Typhoon Death Toll Rises To 26

0 Shares

TOKYO, Sept. 5 (UPI) — Rescuers Monday searched for 54 people missing in the aftermath of Typhoon Talas that left at least 26 dead in Japan’s western region, officials said.

The deadly weekend storm had crossed into the Sea of Japan by late Sunday, but not before lashing six of the prefectures with torrential rains that unleashed floods and landslides affecting thousands of people.

Police and firefighters involved in the search for the missing people were hampered in their effort because of broken roads and flooded rivers, Kyodo News reported.

The death toll from the storm had risen to at least 26 as of Monday and authorities warned the number of those listed missing could rise in some of the worst-hit areas, including the mountainous Kii Peninsula, south of Osaka.

Landslides and collapsed bridges had stranded at least 3,600 people in four municipalities in the Wakayama prefecture in the Kii Peninsula. Rescuers said it would be a while before they could determine the full extent of the damage in other mountainous areas.

Those killed in the storm included at least 12 in Wakayama prefecture, and three more in Nara prefecture, Kyodo said.

Japan’s Meteorological Agency said although Talas has crossed into the Sea of Japan, its remnants could still bring more heavy rains to western Japan, triggering more flooding and mudslides.

“I have been working for the prefectural office over 40 years, but this is the worst in my memory,” Tsutomu Furukawa, a representative of Wakayama prefecture, told CNN.

Nearly half a million people in the region had been issued various advisories including evacuation orders ahead of the storm.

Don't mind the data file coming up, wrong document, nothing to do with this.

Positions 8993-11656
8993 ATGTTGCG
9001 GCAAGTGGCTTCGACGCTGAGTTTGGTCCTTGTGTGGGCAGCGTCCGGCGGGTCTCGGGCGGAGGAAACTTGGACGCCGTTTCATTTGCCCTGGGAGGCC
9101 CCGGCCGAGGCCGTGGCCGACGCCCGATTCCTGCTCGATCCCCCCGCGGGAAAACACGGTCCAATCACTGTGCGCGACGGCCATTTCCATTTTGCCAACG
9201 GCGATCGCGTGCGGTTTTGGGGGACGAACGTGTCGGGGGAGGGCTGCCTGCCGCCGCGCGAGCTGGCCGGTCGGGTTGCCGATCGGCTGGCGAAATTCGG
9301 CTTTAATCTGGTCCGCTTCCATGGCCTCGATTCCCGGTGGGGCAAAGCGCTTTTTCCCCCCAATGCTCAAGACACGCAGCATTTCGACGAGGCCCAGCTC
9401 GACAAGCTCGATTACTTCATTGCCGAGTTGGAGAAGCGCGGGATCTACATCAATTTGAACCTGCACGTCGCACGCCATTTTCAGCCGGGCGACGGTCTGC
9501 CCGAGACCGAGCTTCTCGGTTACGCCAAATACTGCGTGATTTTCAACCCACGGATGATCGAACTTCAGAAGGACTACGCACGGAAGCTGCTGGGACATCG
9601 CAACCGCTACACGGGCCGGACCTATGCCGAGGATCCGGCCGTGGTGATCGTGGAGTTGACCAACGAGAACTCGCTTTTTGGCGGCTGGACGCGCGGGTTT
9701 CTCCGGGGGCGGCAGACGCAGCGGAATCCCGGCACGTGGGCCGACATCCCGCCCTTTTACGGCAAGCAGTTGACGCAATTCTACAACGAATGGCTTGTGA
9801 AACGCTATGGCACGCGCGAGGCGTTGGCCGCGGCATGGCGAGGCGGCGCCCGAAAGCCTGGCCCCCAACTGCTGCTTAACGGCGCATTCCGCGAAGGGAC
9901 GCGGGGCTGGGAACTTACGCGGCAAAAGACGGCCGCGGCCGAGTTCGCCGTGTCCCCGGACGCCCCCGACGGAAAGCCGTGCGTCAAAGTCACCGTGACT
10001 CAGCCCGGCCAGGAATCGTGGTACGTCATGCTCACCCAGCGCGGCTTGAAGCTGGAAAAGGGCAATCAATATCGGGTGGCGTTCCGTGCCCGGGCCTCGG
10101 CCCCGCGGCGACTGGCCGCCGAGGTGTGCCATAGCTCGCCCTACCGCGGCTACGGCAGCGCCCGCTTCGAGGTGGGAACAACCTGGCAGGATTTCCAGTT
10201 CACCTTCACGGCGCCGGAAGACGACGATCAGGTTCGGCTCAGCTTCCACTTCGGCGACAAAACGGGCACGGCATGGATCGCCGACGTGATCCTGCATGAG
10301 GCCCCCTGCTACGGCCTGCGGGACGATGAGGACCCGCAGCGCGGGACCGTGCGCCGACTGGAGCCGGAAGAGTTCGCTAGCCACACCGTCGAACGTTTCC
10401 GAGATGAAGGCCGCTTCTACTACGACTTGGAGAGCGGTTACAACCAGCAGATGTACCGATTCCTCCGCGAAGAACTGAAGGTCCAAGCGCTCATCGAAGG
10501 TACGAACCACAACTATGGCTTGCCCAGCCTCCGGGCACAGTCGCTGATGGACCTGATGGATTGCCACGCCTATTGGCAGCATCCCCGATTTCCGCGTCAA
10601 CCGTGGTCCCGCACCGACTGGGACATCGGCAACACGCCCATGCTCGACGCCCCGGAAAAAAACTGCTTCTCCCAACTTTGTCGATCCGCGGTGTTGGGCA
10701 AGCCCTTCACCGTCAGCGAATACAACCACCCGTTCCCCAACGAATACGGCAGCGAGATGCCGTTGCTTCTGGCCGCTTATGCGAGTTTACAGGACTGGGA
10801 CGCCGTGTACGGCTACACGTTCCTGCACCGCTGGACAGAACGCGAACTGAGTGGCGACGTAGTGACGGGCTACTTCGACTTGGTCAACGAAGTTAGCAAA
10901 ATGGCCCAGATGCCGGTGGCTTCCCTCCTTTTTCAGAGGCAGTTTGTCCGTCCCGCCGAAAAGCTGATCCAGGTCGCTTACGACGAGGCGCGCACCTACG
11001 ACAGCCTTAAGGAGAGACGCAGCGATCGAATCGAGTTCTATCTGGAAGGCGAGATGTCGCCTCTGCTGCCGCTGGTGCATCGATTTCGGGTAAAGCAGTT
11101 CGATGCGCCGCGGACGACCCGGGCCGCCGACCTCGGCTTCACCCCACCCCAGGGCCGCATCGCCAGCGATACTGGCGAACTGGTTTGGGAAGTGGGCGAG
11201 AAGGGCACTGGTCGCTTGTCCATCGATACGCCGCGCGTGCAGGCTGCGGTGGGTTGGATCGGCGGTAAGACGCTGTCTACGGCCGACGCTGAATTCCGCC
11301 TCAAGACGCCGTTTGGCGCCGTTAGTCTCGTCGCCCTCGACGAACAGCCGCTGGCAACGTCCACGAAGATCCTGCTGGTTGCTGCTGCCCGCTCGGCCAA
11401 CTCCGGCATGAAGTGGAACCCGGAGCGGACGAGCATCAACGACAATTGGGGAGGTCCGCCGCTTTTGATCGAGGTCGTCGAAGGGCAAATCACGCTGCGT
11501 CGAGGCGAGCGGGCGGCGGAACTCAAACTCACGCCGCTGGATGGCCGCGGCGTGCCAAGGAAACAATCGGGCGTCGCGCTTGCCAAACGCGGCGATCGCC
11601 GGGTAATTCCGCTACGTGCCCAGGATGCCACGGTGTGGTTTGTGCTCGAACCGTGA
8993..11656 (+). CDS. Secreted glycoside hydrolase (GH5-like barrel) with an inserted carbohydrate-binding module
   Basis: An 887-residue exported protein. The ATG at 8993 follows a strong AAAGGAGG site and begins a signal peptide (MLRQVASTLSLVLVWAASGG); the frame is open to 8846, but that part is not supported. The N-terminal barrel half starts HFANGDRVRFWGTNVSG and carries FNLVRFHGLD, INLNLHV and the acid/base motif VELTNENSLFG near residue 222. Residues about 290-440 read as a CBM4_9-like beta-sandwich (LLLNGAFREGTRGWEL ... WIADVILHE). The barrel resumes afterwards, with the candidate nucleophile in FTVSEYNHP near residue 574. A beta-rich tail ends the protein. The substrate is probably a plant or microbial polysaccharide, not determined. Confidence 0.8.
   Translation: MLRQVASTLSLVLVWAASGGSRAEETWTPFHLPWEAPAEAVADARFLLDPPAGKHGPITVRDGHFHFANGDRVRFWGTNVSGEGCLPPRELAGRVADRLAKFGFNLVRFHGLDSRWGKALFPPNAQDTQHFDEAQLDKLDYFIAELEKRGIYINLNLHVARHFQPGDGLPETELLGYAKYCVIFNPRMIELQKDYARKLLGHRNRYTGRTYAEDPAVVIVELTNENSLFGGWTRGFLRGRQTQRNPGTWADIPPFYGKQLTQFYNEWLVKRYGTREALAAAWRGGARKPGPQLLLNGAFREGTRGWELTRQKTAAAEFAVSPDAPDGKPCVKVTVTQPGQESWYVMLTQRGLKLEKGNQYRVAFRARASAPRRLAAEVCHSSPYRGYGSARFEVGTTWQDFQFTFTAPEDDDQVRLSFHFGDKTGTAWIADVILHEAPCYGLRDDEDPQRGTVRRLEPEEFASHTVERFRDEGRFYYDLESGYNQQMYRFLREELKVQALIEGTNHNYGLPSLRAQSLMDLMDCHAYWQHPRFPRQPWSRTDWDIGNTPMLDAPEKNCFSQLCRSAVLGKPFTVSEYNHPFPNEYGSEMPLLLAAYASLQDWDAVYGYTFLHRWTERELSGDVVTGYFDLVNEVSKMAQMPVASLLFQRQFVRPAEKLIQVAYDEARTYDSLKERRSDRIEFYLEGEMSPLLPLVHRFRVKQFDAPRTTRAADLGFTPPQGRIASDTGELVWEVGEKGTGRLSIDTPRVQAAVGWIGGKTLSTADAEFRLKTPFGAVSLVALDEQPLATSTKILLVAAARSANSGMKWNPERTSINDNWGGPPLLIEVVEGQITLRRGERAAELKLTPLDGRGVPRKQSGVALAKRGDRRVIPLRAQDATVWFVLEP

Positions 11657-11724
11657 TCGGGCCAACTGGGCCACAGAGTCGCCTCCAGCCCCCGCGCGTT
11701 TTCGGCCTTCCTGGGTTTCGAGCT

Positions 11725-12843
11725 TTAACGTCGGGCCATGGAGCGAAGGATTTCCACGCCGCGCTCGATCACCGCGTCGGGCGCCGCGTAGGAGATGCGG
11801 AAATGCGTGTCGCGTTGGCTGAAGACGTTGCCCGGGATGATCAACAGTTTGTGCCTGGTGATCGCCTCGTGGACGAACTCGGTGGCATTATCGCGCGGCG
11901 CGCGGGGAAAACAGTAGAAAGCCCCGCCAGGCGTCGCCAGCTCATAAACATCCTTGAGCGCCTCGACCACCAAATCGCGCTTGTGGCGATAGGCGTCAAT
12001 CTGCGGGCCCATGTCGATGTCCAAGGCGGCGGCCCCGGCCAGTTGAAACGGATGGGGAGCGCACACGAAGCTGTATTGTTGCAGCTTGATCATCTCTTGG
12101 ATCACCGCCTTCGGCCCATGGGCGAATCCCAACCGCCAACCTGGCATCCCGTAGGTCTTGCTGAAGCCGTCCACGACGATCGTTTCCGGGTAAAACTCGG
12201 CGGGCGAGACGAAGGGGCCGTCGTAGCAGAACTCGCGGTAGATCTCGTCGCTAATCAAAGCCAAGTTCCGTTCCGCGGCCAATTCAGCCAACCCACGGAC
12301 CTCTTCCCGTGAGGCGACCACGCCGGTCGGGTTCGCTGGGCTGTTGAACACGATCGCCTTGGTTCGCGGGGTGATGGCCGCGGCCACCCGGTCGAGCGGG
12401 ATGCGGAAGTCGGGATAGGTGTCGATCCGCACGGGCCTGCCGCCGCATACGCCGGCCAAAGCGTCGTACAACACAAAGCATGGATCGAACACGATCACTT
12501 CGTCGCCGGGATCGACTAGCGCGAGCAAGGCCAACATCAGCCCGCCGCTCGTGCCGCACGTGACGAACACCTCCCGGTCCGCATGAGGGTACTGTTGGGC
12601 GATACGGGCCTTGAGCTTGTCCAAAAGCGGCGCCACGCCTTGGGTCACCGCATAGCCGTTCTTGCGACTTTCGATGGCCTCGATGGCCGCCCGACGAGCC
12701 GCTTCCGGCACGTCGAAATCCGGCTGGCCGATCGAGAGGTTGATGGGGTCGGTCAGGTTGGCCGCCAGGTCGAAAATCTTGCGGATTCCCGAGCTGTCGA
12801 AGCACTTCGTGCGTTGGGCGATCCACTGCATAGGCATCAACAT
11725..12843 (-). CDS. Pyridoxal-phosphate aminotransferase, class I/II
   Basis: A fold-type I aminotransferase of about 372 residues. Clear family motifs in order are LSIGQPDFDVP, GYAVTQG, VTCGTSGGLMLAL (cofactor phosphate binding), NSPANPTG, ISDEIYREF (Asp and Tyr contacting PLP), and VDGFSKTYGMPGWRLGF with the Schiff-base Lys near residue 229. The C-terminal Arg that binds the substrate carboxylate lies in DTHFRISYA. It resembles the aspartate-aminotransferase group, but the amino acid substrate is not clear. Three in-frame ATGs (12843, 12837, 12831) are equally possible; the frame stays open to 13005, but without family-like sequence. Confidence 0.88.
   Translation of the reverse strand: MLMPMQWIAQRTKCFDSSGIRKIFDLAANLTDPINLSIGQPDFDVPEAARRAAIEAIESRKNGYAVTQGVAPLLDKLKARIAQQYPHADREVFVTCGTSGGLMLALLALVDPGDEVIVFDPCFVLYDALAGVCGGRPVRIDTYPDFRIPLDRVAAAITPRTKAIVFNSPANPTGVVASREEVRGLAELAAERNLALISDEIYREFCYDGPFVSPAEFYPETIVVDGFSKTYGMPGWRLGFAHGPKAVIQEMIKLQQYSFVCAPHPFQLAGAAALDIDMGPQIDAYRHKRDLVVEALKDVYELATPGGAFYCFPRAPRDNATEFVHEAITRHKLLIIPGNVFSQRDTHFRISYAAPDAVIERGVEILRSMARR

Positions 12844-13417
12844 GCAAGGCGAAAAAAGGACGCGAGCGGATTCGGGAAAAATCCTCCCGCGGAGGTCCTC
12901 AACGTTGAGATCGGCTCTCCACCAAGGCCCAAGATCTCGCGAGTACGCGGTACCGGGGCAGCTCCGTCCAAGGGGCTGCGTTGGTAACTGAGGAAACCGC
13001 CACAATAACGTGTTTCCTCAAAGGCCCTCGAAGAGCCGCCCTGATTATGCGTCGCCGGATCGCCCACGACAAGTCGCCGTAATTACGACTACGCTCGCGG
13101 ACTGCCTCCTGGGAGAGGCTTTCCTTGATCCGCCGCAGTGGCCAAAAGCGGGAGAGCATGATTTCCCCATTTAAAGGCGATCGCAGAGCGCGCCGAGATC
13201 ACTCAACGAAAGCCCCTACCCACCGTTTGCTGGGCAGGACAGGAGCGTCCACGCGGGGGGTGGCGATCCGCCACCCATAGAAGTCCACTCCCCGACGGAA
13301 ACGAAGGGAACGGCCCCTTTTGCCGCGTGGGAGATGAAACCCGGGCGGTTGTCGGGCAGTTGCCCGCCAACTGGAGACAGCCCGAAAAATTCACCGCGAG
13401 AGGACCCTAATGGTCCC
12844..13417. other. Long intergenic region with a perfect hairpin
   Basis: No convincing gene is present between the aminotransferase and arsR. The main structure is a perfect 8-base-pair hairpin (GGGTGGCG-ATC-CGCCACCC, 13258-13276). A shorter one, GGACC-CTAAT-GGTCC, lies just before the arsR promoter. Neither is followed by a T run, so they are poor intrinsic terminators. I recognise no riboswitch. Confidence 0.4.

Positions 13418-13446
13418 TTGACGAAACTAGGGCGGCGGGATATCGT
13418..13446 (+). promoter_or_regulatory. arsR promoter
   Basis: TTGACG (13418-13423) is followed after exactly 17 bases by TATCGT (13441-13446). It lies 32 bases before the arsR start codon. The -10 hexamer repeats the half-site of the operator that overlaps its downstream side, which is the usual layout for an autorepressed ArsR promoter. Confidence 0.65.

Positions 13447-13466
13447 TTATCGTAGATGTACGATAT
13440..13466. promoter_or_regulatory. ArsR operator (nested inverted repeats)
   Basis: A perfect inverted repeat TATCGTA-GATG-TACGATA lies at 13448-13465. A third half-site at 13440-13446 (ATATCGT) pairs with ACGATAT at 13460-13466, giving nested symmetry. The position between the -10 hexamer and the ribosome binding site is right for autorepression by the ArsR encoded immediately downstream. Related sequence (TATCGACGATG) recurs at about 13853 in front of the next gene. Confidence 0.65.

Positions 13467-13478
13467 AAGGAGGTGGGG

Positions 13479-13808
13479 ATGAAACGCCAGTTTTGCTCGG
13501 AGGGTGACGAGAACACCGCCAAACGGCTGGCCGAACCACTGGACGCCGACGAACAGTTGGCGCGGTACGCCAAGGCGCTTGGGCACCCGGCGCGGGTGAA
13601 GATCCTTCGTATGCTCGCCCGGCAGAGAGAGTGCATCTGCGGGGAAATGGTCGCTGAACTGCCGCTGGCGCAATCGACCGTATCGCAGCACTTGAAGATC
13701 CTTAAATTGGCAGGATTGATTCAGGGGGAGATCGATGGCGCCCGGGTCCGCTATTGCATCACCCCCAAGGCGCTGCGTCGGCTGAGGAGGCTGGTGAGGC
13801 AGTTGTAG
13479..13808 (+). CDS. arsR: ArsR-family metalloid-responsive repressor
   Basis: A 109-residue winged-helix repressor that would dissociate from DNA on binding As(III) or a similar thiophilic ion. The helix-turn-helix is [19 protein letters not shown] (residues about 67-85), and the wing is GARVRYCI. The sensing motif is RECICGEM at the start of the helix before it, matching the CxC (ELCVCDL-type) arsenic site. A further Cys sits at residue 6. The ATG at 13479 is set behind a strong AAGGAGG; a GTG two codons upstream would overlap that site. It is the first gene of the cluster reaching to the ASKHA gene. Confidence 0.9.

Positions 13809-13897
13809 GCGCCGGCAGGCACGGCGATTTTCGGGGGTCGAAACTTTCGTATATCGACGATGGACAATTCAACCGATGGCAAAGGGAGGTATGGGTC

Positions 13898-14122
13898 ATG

The Talas onslaught comes at a time when Japan is recovering from the devastation of the March 11 earthquake and tsunami that struck its northeast region, causing damage in the hundreds of billions of dollars. The nuclear crisis at the quake-damaged Fukushima Daiichi power plant is yet to be fully contained.

UPI - United Press International, Inc.

Since 1907, United Press International (UPI) has been a leading provider of critical information to media outlets, businesses, governments and researchers worldwide.

Join the Discussion

Comment Policy: We encourage an open discussion with a wide range of viewpoints, even extreme ones, but we will not tolerate racism, profanity or slanderous comments toward the author(s) or comment participants. Make your case passionately, but civilly. Please don't stoop to name calling. We use filters for spam protection. If your comment does not appear, it is likely because it violates the above policy or contains links or language typical of spam. We reserve the right to remove comments at our discretion.